New Archeological Techniques Reveal 600-Year Old Marae In Cook Islands
Researchers use infra-red, thermal imaging to detect hidden structure
By Richard Moore
RAROTONGA, Cook Islands (Cook Islands News, Sept. 8, 2016) – A 600-year-old marae has been found on Rarotonga, without one spade full of soil being dug up.
Instead, researchers used ultra-modern technology to locate and map the structure in the hills behind the Highland Paradise centre.
They found the marae site and also dwellings and locations where there might have been houses.
The images also show a pathway and an opening, which could be a doorway.
The academics, from the University of Canterbury, used an infra-red or thermal imaging camera so they would not have to disturb the ground.
“We were wondering how we could use infra-red and multispectral imaging to detect archaeological structures because archaeology, in general, is very invasive and not all cultures want that kind of invasive technique,” said Ming Khan, a third-year student of Science and Earth Systems.
“We wanted to know whether photography could be used to do something that was completely non-invasive.
“So it doesn’t hurt any cultural ideas but, at the same time, we get to learn about the history of the people and this benefits everybody.”
The researchers knew it was important to map the site, while respecting people’s beliefs and cultures.
“So this is one of those ways we could do that,” she said.
Alice Oline rigged a camera up in a tree overlooking the site and had it running for seven hours from mid-afternoon to 9pm.
It took an infra-red photograph every 10 minutes so the scientists could observe how the rocks in the area changed their heat retention over a lengthy period.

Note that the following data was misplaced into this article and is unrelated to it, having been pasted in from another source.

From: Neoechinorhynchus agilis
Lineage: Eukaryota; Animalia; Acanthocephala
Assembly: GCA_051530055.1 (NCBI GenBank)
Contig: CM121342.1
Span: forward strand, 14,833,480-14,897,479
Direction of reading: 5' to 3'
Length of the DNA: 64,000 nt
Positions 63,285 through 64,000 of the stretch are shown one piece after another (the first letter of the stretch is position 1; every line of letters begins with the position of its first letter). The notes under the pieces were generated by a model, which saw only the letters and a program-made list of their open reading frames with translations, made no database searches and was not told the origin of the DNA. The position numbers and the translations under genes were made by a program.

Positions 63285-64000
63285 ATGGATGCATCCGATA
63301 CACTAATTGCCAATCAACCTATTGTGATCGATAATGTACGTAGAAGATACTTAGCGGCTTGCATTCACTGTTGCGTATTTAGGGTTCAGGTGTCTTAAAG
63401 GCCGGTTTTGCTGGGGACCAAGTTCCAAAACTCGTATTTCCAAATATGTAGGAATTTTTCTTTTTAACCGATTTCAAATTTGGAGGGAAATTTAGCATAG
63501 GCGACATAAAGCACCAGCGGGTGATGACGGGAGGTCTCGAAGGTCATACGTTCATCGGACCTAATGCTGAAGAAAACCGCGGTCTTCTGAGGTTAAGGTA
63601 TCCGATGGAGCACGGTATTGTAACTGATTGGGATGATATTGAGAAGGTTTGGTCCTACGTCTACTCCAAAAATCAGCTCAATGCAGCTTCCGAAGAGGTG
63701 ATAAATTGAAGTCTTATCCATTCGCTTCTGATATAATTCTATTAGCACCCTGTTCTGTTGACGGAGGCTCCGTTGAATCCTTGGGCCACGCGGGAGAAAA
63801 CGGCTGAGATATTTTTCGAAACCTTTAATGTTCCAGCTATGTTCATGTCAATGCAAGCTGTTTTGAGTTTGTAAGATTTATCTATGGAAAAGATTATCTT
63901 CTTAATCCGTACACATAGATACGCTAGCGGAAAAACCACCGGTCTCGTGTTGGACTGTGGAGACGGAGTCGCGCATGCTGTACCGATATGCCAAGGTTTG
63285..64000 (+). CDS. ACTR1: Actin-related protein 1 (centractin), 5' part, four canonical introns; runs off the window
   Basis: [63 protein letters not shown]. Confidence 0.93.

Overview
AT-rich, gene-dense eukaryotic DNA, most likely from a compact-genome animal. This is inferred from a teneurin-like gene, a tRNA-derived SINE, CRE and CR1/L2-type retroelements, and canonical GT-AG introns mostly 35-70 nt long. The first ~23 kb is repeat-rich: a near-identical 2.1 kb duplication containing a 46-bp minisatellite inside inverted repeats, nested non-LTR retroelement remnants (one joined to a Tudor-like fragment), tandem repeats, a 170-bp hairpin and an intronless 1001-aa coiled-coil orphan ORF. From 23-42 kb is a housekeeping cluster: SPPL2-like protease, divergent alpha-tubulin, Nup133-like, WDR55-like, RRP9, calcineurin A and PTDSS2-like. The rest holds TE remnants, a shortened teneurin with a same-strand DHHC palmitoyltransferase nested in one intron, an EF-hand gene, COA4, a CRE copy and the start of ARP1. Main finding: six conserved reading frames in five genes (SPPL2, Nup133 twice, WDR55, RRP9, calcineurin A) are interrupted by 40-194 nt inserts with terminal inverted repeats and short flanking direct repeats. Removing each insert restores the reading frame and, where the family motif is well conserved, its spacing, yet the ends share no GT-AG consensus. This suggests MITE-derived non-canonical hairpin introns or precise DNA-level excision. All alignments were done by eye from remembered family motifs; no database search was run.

And going from the afternoon to evening allowed them to monitor the reduction in heat.
As Oline said: “That’s when sun goes down and it’s cooling down as the sun sets and it’s getting dark.”
Ming said a shot every 10 minutes was ideal, because “it’s is a good enough time interval so we don’t get overwhelmed with data and we don’t have too little information.
“It’s a nice compromise.”
Khan said they believed the site was around 600 years old.
“A marae, here in the Cook Islands, is considered a sacred site and it can be used for many different purposes.
“We also found dwellings and possibly locations where there might have been houses.
“We can’t say for sure where the houses might have exactly been, but there are locations where there may have been one –seems to be a pathway and an opening, and that’s some pretty cool stuff.”
Associate Professor of Earth Sciences Travis Horton said: “The thermal imaging showed that the different rocks had different thermal properties.
“So we were able to pick out coral, from a rusty-looking basalt, to a fresher basalt, versus sandstone.
“This type of photography can be a non-invasive way to look at the structures and what sorts of stones were used in the building.”
And, Khan said, the technology is totally transferable to anywhere in the world and can be used across a variety of environments.
“People have used infra-red technology in Arab regions, in Yemen, in Mayan rainforest areas and also India. Now we can do it in the Cook Islands too.”
Horton said his group got “incredible” assistance from Makiuti Tongia and Teuira Pirangi at Highland Paradise.
“Makiuti understands the stories behind the stones.”
And now the scientists are discovering more stories about Cook Islands’ history through thermal photographs.
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